Six Pixels of Separation - The Blog
April 10, 201211:30 AM

The Church And State Of Advertising

Are marketers poisoning the well? 

When I first started publishing music magazines back in the nineties, I kept running into the question of ethics. We were a two-person operation back then and my job was not only handling all of the editorial content, but the advertising as well. Having a role with that kind of duality was seen as a no-no. The world of editorial content in the media and the advertising that surrounded it was separated like the church and state. To maintain the integrity of the content, they never wanted journalists anywhere near the sales reps. This way, the content could not be impacted because some advertiser wanted more bang for their buck. It was never a perfect world and the well was poisoned on more than a few occasions by a myriad of different media outlets (it still happens to this day). One of the main challenges that the institution of journalism had as social media took hold was the potential ability to sway Bloggers who may not be as inclined to follow in the same footsteps of journalism's morals and ethics. To this day, there is a constant stream of Bloggers caught in payola-like scenarios where paid trips and free merchandise is given in return for a few nice words on a highly trafficked Blog without any disclosure from the Bloggers.

Does anyone remember Blogola?

They called it Blogola, and it got to the point in 2009 that the FCC in the United States decided to step in with an attempt to regulate Blogging. The idea was that Bloggers who didn't clearly disclose any freebies or payments they received from companies for reviewing their products could be fined (and even face injunctions). It was an attempt to create a level playing field while pushing for transparency and disclosure (which is never a bad thing). The more serious Bloggers didn't need the FCC stepping it, because they intrinsically understood the merits of full disclosure and the value of being on the up and up, but as social media continued to evolve into video, audio and images, the lines got fuzzy and very blurry.

This isn't about Bloggers Gone Wild, it's actually about the entire world of marketing, communications and advertising.

Now, more than even, it's not always clear to the consumer if they're watching a movie or one big advertisement. Last week, the news machines kicked up when it was reported that in the next James Bond movie, Skyfall (which is due for release this coming November), the suave British agent will be ditching his famed martini (shaken, not stirred) for a Heineken beer thanks to product placement. While that may be enough heresy for you to start an Occupy Hollywood movement, it's only a part of the intrigue when it comes to Bond... James Bond. Skyfall will break all product placement records by taking in more than $45 million in product placement for just this one film. Some sources place that dollar amount at one third of the cost for the entire film's budget. A huge windfall for the movie studio, but how is the paid customer to know the difference between what is an action movie and what is a commercial? Sure, the odd product placement here or there was a "no harm, no foul" move so long as the context maintained its credibility, but when you're moving into the $45 million range, you begin to wonder if the product is being placed into the movie or if the movie is being written to fit the products?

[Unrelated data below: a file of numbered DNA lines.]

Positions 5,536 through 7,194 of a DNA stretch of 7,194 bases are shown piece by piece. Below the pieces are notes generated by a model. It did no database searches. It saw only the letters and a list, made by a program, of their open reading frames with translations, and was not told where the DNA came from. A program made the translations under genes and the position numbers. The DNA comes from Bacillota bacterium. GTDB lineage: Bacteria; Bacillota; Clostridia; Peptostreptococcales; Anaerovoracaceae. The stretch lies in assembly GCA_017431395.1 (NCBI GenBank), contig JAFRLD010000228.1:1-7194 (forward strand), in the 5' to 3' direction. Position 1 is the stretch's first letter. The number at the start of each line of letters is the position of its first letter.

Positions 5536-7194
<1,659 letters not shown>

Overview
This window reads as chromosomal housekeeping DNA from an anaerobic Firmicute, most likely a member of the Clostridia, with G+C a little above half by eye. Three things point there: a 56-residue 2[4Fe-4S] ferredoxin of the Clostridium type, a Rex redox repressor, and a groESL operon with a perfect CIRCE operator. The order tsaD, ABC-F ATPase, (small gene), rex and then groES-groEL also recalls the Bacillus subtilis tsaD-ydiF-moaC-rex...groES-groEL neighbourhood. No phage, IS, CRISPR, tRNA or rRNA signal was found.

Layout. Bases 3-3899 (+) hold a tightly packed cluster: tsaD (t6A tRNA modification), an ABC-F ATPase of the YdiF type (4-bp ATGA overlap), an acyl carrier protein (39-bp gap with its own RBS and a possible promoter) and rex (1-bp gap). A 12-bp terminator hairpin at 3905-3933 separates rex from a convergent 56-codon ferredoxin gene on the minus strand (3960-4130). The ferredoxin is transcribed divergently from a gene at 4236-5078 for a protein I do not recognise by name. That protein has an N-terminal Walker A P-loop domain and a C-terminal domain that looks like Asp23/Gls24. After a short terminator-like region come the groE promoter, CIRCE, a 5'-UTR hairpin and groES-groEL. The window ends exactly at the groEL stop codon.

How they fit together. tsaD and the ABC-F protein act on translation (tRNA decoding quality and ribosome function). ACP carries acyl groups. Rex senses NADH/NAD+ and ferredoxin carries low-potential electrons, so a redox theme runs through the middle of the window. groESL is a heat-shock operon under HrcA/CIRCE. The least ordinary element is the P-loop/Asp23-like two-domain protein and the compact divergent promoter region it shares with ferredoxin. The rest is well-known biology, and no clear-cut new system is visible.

More dirty little secrets...

Another dirty little secret of the product placement world is the current use of CG (computer graphics) to input product placement where it had not been before. That's right, while you're watching those five year old re-runs of Everybody Loves Raymond, don't be surprised if there's suddenly a box of cereal on Ray's kitchen table that wasn't there in the original version. This is big (no, massive) business. Re-runs can go on and on in syndication for years, so what's the harm in dumping in a few computer generated products here and there?

Advertisers are constantly looking for ways to get their messages in front of you.

From product placement in video games (don't think for a second that the advertising on the rink boards in EA Games' NHL 13 don't go for as much as a rink board at your local NHL hockey arena) to ads in the bins where you place your shoes at the airport (yup, that's a paid placement too!), it's all becoming a game of filling every inch of eye space with some kind of advertisement. People often marvel as they step into New York's Times Square barrage of billboards without realizing that the movie they just saw could well have been one big, massive advertisement and exposure to about the same amount of commercial messages. This doesn't mean that we need to shut it down, but it does mean - in a world where everyone is publishing content in text, images, audio and video - that all of us need to be a little wiser to who is being paid what to say what. There are many prominent video bloggers who currently have representation with talent agents in Los Angeles and New York and are getting backed by serious brands for sponsorships. Perhaps a small paragraph detailing their disclosures is enough, but it may, ultimately, not be. Are you going to sit around until the last credits roll at Skyfall to see a list of who paid for placement?

Doubtful.

The above post is my twice-monthly column for the Montreal Gazette and Vancouver Sun newspapers called, New Business - Six Pixels of Separation. I cross-post it here with all the links and tags for your reading pleasure, but you can check out the original versions online here:

By Mitch Joel


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